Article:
- The definition of a nation is a body of people in a particular location with a distinct government.
An example of nation is the United States.
The United States of America is a nation.
- a stable, historically developed community of people with a territory, economic life, distinctive culture, and language in common
- the people of a territory united under a single government; country
- a people or tribe; specif., a group of North American Indians, sometimes one belonging to a confederation
- ☆ the territory of a particular Indian people or peoples
Origin of nationMiddle English nacion ; from Old French ; from Classical Latin natio ; from natus, born: see nature
- Bible the non-Jewish nations; Gentiles
- Old Poet. all the peoples of the earth
- a. A relatively large group of people organized under a single, usually independent government; a country.b. The territory occupied by such a group of people: All across the nation, people are voting their representatives out.
- The government of a sovereign state.
- A people who share common customs, origins, history, and frequently language; a nationality: “Historically the Ukrainians are an ancient nation which has persisted and survived through terrible calamity” (Robert Conquest).
- a. A federation or tribe, especially one composed of Native Americans.b. The territory occupied by such a federation or tribe.
Origin of nationMiddle English nacioun, from Old French nation, from Latin nātiō, nātiōn-, from nātus, past participle of nāscī, to be born; see gen&schwa;- in Indo-European roots.
- An historically constituted, stable community of people, formed on the basis of a common language, territory, economic life, ethnicity and/or psychological make-up manifested in a common culture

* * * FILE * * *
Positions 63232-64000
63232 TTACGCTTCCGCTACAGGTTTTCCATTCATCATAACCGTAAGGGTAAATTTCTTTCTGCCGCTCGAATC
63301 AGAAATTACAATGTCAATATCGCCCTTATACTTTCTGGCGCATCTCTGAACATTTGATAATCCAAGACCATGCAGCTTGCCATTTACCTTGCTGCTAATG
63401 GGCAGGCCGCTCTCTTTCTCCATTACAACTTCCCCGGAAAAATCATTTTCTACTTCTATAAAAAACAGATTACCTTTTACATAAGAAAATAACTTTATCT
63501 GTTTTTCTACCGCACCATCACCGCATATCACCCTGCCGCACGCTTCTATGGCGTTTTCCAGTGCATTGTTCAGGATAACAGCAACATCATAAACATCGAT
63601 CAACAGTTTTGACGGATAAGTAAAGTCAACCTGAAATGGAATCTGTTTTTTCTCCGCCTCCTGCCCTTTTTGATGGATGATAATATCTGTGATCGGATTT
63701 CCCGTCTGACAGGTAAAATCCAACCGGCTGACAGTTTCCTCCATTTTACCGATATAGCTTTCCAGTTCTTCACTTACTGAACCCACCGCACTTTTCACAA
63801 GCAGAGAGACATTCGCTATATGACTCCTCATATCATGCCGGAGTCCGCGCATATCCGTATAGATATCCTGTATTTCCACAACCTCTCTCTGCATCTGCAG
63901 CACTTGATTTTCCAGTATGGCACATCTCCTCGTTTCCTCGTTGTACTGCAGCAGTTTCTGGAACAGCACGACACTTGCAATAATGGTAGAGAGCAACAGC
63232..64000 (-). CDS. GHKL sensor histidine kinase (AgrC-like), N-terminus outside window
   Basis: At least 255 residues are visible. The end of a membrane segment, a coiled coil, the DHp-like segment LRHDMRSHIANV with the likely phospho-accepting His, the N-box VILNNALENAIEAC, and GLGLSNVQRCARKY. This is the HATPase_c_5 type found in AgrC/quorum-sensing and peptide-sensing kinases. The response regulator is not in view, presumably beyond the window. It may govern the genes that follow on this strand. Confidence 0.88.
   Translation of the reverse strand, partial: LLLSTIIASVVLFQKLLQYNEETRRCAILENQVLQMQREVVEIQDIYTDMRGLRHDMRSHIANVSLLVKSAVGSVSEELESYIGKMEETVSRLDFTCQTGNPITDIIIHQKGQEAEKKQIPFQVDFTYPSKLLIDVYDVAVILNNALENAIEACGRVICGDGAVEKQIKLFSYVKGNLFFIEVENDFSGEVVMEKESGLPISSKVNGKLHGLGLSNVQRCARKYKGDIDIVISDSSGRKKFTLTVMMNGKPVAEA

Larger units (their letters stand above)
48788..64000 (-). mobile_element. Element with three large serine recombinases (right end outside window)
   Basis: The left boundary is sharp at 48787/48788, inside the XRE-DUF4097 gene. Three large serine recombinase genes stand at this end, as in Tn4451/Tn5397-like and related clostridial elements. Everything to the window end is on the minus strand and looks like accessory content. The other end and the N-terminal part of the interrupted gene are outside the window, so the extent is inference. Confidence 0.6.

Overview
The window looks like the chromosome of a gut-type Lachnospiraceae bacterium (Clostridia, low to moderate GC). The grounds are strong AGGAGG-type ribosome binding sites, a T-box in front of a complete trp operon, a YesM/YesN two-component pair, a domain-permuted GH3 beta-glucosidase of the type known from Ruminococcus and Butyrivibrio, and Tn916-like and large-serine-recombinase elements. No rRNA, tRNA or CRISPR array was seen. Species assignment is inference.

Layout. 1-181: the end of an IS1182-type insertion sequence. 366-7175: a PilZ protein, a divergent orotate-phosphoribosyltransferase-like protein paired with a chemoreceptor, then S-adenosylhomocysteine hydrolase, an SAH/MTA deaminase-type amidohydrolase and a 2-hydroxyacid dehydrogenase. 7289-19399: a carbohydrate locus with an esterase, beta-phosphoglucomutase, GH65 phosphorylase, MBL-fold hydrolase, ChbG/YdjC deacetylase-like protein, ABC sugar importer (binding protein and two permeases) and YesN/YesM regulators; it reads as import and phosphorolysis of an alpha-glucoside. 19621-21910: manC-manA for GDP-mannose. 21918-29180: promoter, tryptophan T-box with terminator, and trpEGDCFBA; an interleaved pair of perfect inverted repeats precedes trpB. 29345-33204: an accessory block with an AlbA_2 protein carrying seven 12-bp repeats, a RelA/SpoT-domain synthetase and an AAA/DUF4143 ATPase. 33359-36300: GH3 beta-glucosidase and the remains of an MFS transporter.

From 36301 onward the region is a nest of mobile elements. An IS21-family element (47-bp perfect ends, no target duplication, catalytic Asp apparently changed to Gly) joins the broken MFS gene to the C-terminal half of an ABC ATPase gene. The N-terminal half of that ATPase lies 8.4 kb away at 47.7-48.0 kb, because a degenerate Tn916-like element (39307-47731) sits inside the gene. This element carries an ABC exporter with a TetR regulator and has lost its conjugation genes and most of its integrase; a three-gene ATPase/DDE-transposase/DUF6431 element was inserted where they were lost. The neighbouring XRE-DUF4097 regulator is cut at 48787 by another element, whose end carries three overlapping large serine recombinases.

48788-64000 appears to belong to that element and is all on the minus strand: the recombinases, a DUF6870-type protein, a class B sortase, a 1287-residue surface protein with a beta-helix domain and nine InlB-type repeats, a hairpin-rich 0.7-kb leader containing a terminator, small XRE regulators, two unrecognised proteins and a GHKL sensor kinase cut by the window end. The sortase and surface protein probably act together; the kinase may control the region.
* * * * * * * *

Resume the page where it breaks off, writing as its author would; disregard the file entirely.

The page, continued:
- The Roma are a nation without a country.
- The Kurdish people constitute a nation in the Middle East
- (international law) A sovereign state.
- Though legally single nations, many states comprise several distinct cultural or ethnic groups.
- (chiefly historical) An association of students based on their birthplace or ethnicity. syn.
- Once widespread across Europe in medieval times, nations are now largely restricted to the ancient universities of Sweden and Finland.
- (British) Following the establishment of the Scottish and Welsh parliaments, England, Scotland and Wales are normally considered distinct nations. Application of the term nation to the United Kingdom as a whole is deprecated in most style guides, including the BBC, most newspapers and in UK Government publications. Northern Ireland, being of less clear legal status, generally remains a province.
Middle English nation, nacioun from Old French nation, nacion, from Latin nationem, accusative of natio, (g)natio (â€œnation, race, birthâ€) from (g)natus, past participle stem of (g)nasci â€œto be bornâ€. Displaced native Middle English theode, thede (â€œnationâ€) (from Old English Ã¾Ä“od), Middle English burthe (â€œbirth, nation, race, natureâ€), Middle English leod, leode, lede (â€œpeople, raceâ€) (from Old English lÄ“od).
- (rare) Damnation.
Probably short for damnation.